Water is abundant on earth, but it is the paucity of freshwater that makes this resource so critical.
GIS is used to manage this resource effectively by visually representing different scenarios. We follow a multi-disciplinary approach that integrates knowledge from GIS, Computer-aided Cartography, Charts and Cross-sections of multivariate geo-spatial data. At times, these are shown in 3D with dynamic cartographic models for efficient analysis and effective information management and dissemination. Some of the studies that are made in this sector using GIS are broadly classified below:
- Water demand projections
- Water flow and availability analysis
- Water quality monitoring
- Water-induced disasters
In most of the regional studies related to water, watershed is the basic area of interest. All the observations (e.g. precipitation, run-off, surface and groundwater flows, etc.) are recorded within a watershed. All of these quantities are measured or estimated within a watershed or its smaller unit, which is micro watershed, and their characteristics can be analyzed and graphically displayed in GIS.
Digital Elevation Model (DEM) data are overlaid with hydrographic data so that the boundaries of a watershed can be delineated. Watershed delineation helps the scientists in understanding inter-linkages of various physical. We at DIN Engineering Services have worked on a couple of watershed delineation and stream hierarchy determination projects.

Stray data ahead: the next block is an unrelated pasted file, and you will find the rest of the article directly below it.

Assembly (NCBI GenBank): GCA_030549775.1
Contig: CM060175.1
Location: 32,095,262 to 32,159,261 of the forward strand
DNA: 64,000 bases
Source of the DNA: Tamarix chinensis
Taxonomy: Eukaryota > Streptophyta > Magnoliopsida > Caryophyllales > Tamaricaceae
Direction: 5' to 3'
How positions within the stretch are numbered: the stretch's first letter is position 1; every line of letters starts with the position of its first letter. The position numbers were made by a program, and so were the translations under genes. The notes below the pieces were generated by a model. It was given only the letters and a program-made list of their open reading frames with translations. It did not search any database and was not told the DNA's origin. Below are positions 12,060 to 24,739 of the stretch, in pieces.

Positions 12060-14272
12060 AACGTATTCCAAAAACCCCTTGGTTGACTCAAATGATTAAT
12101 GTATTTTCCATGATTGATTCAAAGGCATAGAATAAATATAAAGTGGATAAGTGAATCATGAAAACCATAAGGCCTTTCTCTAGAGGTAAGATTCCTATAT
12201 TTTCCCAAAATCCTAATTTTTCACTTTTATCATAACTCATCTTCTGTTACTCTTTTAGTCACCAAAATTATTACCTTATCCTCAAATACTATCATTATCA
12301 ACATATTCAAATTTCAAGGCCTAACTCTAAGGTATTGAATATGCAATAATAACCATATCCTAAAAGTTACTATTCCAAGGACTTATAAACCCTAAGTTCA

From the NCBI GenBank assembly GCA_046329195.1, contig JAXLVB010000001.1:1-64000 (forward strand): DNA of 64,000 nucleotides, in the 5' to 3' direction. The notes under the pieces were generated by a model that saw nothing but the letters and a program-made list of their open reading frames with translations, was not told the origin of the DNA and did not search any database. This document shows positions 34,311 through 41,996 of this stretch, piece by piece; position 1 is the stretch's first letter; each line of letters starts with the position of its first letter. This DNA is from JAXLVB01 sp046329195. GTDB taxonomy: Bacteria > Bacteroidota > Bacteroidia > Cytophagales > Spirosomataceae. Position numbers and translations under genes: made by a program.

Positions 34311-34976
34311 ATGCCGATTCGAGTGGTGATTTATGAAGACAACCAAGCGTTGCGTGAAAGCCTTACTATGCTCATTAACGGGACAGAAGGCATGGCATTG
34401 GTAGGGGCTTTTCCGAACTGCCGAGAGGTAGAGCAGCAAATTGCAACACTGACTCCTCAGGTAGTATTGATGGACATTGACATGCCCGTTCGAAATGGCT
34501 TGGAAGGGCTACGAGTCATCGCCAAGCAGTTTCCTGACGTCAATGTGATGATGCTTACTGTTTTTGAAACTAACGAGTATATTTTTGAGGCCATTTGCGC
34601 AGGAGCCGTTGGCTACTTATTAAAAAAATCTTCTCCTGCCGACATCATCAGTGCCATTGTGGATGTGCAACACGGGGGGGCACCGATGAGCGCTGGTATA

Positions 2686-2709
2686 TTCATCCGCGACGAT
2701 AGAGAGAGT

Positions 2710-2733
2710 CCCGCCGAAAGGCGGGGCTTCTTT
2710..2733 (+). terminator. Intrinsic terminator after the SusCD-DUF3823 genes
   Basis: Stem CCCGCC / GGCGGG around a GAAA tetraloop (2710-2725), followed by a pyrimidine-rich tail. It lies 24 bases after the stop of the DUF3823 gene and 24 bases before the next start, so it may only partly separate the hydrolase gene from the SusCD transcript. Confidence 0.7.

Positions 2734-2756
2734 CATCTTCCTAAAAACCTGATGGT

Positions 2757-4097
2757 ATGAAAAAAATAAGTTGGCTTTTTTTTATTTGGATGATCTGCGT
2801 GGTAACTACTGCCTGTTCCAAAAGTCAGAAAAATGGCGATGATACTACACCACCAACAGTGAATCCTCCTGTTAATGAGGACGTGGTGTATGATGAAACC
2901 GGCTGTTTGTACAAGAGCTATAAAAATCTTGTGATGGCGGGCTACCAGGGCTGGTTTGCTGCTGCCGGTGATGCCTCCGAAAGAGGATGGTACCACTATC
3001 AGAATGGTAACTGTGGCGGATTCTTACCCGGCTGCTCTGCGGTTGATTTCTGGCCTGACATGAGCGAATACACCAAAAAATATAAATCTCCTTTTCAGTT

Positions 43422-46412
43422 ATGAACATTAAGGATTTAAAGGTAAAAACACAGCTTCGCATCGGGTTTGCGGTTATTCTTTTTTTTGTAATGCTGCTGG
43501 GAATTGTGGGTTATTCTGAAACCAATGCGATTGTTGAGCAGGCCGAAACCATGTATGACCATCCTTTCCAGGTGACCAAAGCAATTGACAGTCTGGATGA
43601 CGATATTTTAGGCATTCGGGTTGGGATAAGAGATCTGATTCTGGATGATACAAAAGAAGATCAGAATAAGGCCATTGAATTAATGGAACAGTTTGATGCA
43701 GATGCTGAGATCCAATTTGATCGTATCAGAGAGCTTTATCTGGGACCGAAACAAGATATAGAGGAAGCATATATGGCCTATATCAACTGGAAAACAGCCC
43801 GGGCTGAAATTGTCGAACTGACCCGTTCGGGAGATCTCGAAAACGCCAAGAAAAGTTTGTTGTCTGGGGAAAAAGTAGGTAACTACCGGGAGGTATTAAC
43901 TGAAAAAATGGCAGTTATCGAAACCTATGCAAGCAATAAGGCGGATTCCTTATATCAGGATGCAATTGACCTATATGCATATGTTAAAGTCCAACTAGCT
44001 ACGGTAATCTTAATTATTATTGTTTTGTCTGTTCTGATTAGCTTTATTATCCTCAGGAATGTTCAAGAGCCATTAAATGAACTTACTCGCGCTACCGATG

The boundaries of rivers or even enclosed water bodies are not static. These change seasonally as well as over the years. Using satellite imageries of different time scale, spread over a longer duration, the changing shape of meanders have been digitized for an academic project.
Surface water usage and pollution levels have been spatially represented and interlinked by us for helping our clients in carrying out Environmental Impact Assessment.
Hydrogeology is concerned with the manner in which groundwater is stored underneath the earth surface and its availability and suitability for use. Our team is well trained in borehole data entry and creating spatial data of borehole locations. We also have knowledge of 3D cross-section and block diagram generation using ArcScene. Water table height, location of aquifers, and groundwater flow direction are among the few quantitative values which are analyzed and represented geo-spatially for various types of planning.
At DIN Engineering Services, we have mapped the localities prone to “Urban Flood” as categorized by FEMA for the defined area of interest. This was done using historical flooding data and maps. We also mapped the area under the jurisdiction of the agencies and investigated flooding incidents where there is uncertainty over responsibility. We assisted our client to prepare various “what–if” scenarios such as excessive rainfall, water surge, etc.